In light of everything happening with brokerages, I no longer keep any of my crypto on an exchange and I only keep enough USD on the exchange to execute my next few buys. I use multiple cold wallets from the brands Ledger and Trezor to hold my crypto (click the links to access the direct sites, and I receive no affiliate benefits from these links).

Additionally, I have now divided my allocated USD between two different exchanges – Gemini and Coinbase – in case one (or both) becomes insolvent. Disclaimer: We both receive a bonus if you use either my Gemini or Coinbase referral links to open accounts.

Given everything that happened with FTX and Sam Bankman-Fried claiming customer funds were safe only to have it go completely bankrupt, I do not trust anyone in the space, even with Coinbase (COIN) being publicly traded (and one of my own Investments in Play positions).

No price target is unrealistic in the cryptocurrency space – Bullish or Bearish.

While traditional stock market investors and traders may think the price targets in the cryptocurrency space are outlandish due to the incredible spread (possible moves include drops of -90% or more and gains of +1000% or more), Bitcoin has demonstrated that, more than any speculative asset, its price is capable of doing anything.

Here are some of Bitcoin’s price movements over the past couple of years:

  • In 2017, Bitcoin rose +2,707% from its January low of $734.64 to make an all-time high of $19,891.99 in December.
  • Then, Bitcoin crashed nearly -85% from its high to a December 2018 low of $3128.89.
  • In the first half of 2019, Bitcoin rallied +343% to $13,868.44.
  • In December 2019, Bitcoin crashed -54% to a low of $6430.00 in December 2019.
  • In February 2020, Bitcoin rallied +64% to $10,522.51.
  • In March 2020, Bitcoin crashed nearly -63% to a low of $3858.00, mostly in 24 hours.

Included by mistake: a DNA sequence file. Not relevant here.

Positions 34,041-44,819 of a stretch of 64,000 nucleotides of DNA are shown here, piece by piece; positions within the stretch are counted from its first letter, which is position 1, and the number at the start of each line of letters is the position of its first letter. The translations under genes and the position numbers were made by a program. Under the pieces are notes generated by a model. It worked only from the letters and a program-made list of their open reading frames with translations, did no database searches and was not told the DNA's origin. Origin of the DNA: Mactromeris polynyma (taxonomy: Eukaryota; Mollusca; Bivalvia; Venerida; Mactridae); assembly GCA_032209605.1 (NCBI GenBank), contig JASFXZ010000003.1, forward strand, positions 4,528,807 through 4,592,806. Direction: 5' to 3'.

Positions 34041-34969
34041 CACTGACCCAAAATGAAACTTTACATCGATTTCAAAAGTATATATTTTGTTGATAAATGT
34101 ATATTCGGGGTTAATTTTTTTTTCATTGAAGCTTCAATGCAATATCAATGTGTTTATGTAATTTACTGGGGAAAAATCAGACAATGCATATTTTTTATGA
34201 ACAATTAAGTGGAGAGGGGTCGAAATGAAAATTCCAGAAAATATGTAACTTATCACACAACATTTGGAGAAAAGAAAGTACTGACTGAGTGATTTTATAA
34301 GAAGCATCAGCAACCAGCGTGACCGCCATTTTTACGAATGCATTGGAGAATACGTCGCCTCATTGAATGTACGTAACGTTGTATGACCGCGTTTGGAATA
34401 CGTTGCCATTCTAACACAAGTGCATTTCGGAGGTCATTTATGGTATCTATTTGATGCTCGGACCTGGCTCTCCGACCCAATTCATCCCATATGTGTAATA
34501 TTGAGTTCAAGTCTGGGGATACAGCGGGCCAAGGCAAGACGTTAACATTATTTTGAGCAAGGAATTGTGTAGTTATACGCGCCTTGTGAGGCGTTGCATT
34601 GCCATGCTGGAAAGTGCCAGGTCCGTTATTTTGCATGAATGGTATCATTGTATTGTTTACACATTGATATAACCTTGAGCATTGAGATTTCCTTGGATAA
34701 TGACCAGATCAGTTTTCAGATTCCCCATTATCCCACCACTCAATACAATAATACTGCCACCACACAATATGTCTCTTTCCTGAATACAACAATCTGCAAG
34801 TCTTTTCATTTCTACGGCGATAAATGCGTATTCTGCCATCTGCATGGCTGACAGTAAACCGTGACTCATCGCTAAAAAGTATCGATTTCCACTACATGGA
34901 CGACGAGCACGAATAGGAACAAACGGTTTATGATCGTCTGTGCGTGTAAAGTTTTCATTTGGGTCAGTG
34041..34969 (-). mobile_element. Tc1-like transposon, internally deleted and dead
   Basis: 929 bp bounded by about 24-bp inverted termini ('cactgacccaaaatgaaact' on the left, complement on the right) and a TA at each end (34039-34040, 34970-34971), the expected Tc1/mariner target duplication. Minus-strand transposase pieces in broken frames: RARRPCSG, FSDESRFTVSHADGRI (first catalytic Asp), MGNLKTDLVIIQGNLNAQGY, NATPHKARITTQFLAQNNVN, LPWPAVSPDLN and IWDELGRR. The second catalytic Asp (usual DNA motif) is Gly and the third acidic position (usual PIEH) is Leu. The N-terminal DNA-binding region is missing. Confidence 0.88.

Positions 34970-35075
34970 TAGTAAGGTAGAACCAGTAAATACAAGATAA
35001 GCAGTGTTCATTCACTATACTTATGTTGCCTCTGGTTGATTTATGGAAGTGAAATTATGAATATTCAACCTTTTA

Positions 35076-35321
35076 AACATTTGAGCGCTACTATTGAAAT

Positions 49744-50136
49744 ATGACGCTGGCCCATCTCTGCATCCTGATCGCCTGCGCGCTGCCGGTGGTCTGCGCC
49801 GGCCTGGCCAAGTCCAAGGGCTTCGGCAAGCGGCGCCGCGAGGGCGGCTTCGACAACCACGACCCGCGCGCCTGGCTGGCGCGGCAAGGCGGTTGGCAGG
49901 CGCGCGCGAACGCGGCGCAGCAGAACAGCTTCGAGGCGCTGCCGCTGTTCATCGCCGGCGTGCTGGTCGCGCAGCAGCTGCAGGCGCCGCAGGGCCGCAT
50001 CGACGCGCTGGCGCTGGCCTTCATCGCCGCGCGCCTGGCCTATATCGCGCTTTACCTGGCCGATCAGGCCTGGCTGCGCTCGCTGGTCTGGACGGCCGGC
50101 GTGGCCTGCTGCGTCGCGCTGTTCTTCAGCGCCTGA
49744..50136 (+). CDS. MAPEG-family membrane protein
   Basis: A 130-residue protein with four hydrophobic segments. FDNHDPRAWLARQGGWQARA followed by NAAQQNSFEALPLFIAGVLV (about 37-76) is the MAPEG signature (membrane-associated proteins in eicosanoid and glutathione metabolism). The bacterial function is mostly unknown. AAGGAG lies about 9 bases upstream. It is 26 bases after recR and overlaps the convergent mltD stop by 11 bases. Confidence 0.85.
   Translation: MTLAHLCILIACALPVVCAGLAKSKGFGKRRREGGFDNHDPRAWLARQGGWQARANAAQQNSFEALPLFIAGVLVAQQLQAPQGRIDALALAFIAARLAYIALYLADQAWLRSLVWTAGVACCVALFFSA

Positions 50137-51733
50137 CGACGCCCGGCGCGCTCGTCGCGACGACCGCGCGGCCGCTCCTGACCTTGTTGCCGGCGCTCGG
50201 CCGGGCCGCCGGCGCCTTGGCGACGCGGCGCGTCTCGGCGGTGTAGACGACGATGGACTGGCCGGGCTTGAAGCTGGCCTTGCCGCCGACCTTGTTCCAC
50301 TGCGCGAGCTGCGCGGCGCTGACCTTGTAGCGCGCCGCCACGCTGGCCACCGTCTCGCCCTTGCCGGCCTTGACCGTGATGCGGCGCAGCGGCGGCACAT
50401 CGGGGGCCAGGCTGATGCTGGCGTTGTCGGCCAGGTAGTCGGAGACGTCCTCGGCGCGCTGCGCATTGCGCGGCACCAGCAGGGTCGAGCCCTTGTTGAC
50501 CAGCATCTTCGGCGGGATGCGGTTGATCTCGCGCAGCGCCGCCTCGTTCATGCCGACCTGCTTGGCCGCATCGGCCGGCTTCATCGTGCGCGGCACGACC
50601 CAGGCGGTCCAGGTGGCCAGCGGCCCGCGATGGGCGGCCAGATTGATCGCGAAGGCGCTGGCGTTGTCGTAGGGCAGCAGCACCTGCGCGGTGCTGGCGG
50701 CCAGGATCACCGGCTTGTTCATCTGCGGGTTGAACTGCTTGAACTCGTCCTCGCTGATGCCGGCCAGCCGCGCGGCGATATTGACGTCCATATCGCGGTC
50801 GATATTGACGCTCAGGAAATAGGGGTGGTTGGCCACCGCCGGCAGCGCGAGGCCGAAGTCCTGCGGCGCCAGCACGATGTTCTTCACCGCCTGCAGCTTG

• Then, Bitcoin rallied +988% to a new all-time high of $41,986.37 in January 2021.
  • Later in January, Bitcoin dropped -32% to a low of $28,732.00.
  • In February 2021, Bitcoin rallied +103% to a new all-time high of $58,367.00.
  • Later in February, Bitcoin dropped -26% to a low of $43,016.00.
  • In April 2021, Bitcoin rallied +51% to a new all-time high of $64,896.75.
  • In June 2021, Bitcoin crashed -56% to a low of $28,800.00.
  • In November 2021, Bitcoin rallied +140% to a new all-time high of $69,000.00.
  • In November 2022, Bitcoin crashed -78% to a low of $15,460.00.
  • In April 2023, Bitcoin rallied +101% to a high of $31,050.00.

Where will Bitcoin go from here? Truly, anything is possible…

What if Bitcoin’s headed to zero?

The only reason I speculate in the cryptocurrency space is I truly believe Bitcoin isn’t headed to zero. I am prepared for that possibility, however, by knowing I could potentially lose all of the capital I’ve allocated to this speculative investment. Professional advisers recommend speculating with no more than 5% of an investor’s overall assets. Personally, I’ve allocated less than that to speculating in crypto. I feel that anyone who doesn’t fully believe in the long-term viability of cryptocurrency would be better served not speculating in the space. On a good day, this asset class isn’t suitable for those with weak stomachs. On volatile days, the sector can induce nausea in the most iron-willed speculator. If a speculator isn’t confident in the space, the moves will cause mistakes to be made.

DISCLAIMER: Anyone considering speculating in the crypto sector should only do so with funds they are prepared to lose completely. All interested individuals should consult a professional financial adviser to see if speculation is right for them. No Get Irked contributor is a financial professional of any kind.

Suicide Hotline – You Are Not Alone

Studies show that economic recessions cause an increase in suicide, especially when combined with thoughts of loneliness and anxiety. If you or someone you know are having thoughts of suicide or self-harm, please contact the National Suicide Prevention Lifeline by visiting or calling 1-800-273-TALK. The hotline is open 24 hours a day, 7 days a week.